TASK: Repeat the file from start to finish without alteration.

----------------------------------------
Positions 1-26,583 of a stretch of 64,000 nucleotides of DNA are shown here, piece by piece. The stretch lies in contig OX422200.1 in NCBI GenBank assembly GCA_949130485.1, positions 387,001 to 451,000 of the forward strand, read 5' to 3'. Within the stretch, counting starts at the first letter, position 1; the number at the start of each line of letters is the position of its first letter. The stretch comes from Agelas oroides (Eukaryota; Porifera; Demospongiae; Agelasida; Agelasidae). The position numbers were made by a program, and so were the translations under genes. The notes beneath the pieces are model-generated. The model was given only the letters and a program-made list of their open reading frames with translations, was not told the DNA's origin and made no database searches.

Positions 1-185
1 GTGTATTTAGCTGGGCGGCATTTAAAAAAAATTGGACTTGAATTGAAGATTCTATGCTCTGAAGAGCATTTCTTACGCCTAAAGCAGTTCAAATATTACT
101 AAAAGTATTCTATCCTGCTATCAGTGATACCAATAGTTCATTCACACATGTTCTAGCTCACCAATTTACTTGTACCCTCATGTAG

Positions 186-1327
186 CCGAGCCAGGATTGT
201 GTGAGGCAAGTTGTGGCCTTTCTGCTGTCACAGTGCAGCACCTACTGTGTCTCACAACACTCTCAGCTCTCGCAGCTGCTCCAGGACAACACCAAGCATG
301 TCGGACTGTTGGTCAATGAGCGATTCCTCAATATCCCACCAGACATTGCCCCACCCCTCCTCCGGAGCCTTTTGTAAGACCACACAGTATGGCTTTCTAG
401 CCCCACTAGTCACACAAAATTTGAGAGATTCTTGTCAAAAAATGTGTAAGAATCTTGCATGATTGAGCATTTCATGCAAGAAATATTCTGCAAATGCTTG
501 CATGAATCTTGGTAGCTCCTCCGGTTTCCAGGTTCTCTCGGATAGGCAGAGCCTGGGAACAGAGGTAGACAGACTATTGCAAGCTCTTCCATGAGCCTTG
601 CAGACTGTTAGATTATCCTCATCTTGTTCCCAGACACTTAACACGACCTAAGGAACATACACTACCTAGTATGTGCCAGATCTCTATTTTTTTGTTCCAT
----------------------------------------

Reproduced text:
Positions 1-26,583 of a stretch of 64,000 nucleotides of DNA are shown here, piece by piece. The stretch lies in contig OX422200.1 in NCBI GenBank assembly GCA_949130485.1, positions 387,001 to 451,000 of the forward strand, read 5' to 3'. Within the stretch, counting starts at the first letter, position 1; the number at the start of each line of letters is the position of its first letter. The stretch comes from Agelas oroides (Eukaryota; Porifera; Demospongiae; Agelasida; Agelasidae). The position numbers were made by a program, and so were the translations under genes. The notes beneath the pieces are model-generated. The model was given only the letters and a program-made list of their open reading frames with translations, was not told the DNA's origin and made no database searches.

Positions 1-185
1 GTGTATTTAGCTGGGCGGCATTTAAAAAAAATTGGACTTGAATTGAAGATTCTATGCTCTGAAGAGCATTTCTTACGCCTAAAGCAGTTCAAATATTACT
101 AAAAGTATTCTATCCTGCTATCAGTGATACCAATAGTTCATTCACACATGTTCTAGCTCACCAATTTACTTGTACCCTCATGTAG

Positions 186-1327
186 CCGAGCCAGGATTGT
201 GTGAGGCAAGTTGTGGCCTTTCTGCTGTCACAGTGCAGCACCTACTGTGTCTCACAACACTCTCAGCTCTCGCAGCTGCTCCAGGACAACACCAAGCATG
301 TCGGACTGTTGGTCAATGAGCGATTCCTCAATATCCCACCAGACATTGCCCCACCCCTCCTCCGGAGCCTTTTGTAAGACCACACAGTATGGCTTTCTAG
401 CCCCACTAGTCACACAAAATTTGAGAGATTCTTGTCAAAAAATGTGTAAGAATCTTGCATGATTGAGCATTTCATGCAAGAAATATTCTGCAAATGCTTG
501 CATGAATCTTGGTAGCTCCTCCGGTTTCCAGGTTCTCTCGGATAGGCAGAGCCTGGGAACAGAGGTAGACAGACTATTGCAAGCTCTTCCATGAGCCTTG
601 CAGACTGTTAGATTATCCTCATCTTGTTCCCAGACACTTAACACGACCTAAGGAACATACACTACCTAGTATGTGCCAGATCTCTATTTTTTTGTTCCAT